As a cheap fast wow gold long term Nintendo (OTCPK:NTDOY) shareholder and fan, I nearly fell out of my chair the other day when I saw the movement of the share price up more than 4% on 8.18 on the Tokyo stock exchange (though it's subsequently down a bit today as folks take some profit).
The reason: speculation that Nintendo will finally enter the booming mobile games market through its affiliate, The Pokemon Company, by launching a Pokemon game made for Apple's (NASDAQ:AAPL) iPad. Though there is no exact date set yet articles appeared in both the WSJ (for those of you who still pay for news) and Bloomberg related to Nintendo's plans. The Pokemon game in question, a trading card game (TCG), works perfectly for this franchise (since Pokemon is not only a hit TV show but also based on a real world collectable card game in its own right). More importantly, the TCG mechanic has been tried and proven in Asia by many of Nintendo's would be competitors on mobile like Mobage (part of DeNA), who arguably pioneered the genre with Rage of Bahamut, Blood Brothers and Marvel: War of Heroes in 2012 2013. Rage of Bahamut was a top selling iOS and Android game for much of 2013 and continues to be among the top 100 here in the United States while Marvel: War of Heroes is ranked 59th on the Apple store currently according to Distimo, an app analytics company, and ranked 21st on Google Play (NASDAQ:GOOG) (NASDAQ:GOOGL).
Nintendo needs a hit and it desperately needs to be on mobile. To put things in perspective, there were 200 million tablets sold globally last year alone, according to IDC. Compare that to the most successful console of all time: the Playstation 2, which had lifetime unit sales of around 150M units over 6 years! More importantly, tablets have become gaming machines in their own right. To gamers who scoff about a tablet's capabilities, look no farther than games like Infinity Blade, Racing Rivals, and Nova 3 to get an idea of what these machines are capable of. Are they up to the likes of top console games? Not yet but given the demographics of how people use tablets (11 min average gaming sessions, for example) consumers don't expect a console like experience yet but still happily will spend money for mobile games. More importantly, companies like Nvidia (NASDAQ:NVDA) are now unleashing a new generation of processors (like the K 1) that are even more powerful and consume less power than the chips actually used in the Xbox One or PS4.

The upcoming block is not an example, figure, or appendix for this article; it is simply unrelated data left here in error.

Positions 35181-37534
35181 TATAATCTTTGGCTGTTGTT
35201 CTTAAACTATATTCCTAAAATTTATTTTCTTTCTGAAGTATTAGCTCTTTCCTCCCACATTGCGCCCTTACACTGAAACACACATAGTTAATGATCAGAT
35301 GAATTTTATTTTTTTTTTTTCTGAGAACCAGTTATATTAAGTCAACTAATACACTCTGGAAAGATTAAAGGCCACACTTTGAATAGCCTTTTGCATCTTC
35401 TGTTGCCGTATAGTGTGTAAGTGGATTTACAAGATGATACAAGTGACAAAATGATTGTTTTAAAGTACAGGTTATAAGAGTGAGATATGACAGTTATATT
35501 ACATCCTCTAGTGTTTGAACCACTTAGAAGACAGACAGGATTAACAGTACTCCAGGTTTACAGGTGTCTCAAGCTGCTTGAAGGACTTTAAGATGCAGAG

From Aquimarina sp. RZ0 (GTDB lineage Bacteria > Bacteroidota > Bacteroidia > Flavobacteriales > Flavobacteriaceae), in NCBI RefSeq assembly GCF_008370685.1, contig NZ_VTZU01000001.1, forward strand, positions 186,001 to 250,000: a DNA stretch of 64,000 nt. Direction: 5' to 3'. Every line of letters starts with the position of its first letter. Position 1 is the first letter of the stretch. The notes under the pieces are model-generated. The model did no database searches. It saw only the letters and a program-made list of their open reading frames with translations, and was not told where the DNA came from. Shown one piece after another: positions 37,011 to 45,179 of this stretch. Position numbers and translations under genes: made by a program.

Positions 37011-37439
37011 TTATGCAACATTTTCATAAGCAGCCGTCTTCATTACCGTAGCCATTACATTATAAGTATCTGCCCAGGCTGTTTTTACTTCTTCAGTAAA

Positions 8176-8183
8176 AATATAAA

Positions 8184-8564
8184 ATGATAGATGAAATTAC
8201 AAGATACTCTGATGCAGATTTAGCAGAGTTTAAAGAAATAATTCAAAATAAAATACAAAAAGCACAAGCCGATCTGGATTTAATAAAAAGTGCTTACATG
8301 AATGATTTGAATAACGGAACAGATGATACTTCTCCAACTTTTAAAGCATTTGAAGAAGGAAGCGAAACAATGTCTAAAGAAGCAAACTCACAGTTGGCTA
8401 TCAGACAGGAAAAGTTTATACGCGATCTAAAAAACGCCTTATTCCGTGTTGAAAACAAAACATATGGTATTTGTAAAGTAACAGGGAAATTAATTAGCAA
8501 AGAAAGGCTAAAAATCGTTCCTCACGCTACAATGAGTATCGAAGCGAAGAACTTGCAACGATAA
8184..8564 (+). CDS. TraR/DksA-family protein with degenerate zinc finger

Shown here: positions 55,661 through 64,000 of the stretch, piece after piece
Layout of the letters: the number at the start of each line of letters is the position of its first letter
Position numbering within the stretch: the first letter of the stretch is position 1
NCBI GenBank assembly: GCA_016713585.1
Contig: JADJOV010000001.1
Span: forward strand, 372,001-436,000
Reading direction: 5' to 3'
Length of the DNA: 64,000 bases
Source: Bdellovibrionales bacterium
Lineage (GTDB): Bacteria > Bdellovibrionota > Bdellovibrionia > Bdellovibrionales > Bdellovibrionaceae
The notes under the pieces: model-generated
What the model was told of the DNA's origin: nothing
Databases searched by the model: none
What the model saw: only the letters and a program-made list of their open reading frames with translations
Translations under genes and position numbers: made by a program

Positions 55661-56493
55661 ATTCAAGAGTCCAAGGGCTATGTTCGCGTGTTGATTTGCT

The size of the stake is huge and has never been hotter. The mobile gaming industry is estimated to bring in some $21.7 bln in 2014 and could generate as much as $35 bln by 2017, according to figures published by AppLift and Newzoo.
That said, the market has never been more competitive. Though games like Puzzles and Dragons or Machine Zone's Age of War may bring in several million dollars per day in revenue, development costs, marketing costs and the overall cost of doing business are all on the rise (see the post I did on this recently here and the opportunity it presents for Google).
Pokemon, Zelda, and Mario are all household brands and games that people all over the world of all ages have played and enjoyed. The impact of brand is essentially reduced marketing costs, pricing power and the ability to extend the brand far beyond its base of users. For all their early successes, there is a reason Zynga is where it is: nobody would ever care to watch Farmville on Nickleodeon, and my kids aren't interested in brushing their teeth with Words with Friends toothpaste. These are essentially casual games designed to reach a very broad user base quickly but with little depth. The result is that they reach a large base but typically only 1% 2% of users monetize and the ARPU (average revenue per user) is much lower compared to games that appeal to mid core or core gamers. For example, Candy Crush is estimated to generate a little over $1M/day from more than 7M daily active users, and Clash of Clans does roughly the same revenue for 4M users.
OK great. But what about the numbers? Well, just bringing Pokemon to iPad won't turn Nintendo around. So if Nintendo were to launch on both devices and also add an Android version (assume the Android game would monetize around 80% of the rate the iOS game does, which is consistent with other top games), you might see yearly revenues of roughly $780M. Less Apple and Google's take, you're looking at around $550M in gross revenue (30% distribution costs) before development and marketing costs. For just one game. If you also factor in that marketing costs will be far lower than normal given Nintendo's brand strength (I would be amazed to see them spend as much as 5% of revenues on a mobile launch) and that development of a high quality game will likely not exceed $10M $15M per title, you're looking at something far more profitable than console equivalents. For perspective, the company earned $6.7bln in sales in 2013, according to their annual report. Now also keep in mind that mobile development is faster and allows developers to make changes "on the fly" and resubmit to Apple and Google. This means Nintendo could potentially be launching yearly sequels of their major titles and be continuously updating existing games with fresh content (characters, missions, events). The importance of this is that it essentially de risks development by turning Nintendo's games business into a games as a service business where games can be constantly improved and always provide users with new content. This is exactly the model top developers like Zynga, Tencent, CJ (a top Korean developer), EA and others use.
So in conclusion, investors should rejoice regarding the news that the Japanese publisher is finally dipping its toes into the water. Now let's just see if they can embrace mobile and bring the joy of Mario, Luigi, Zelda and others to the teeming masses of users who have been waiting so long. Myself included.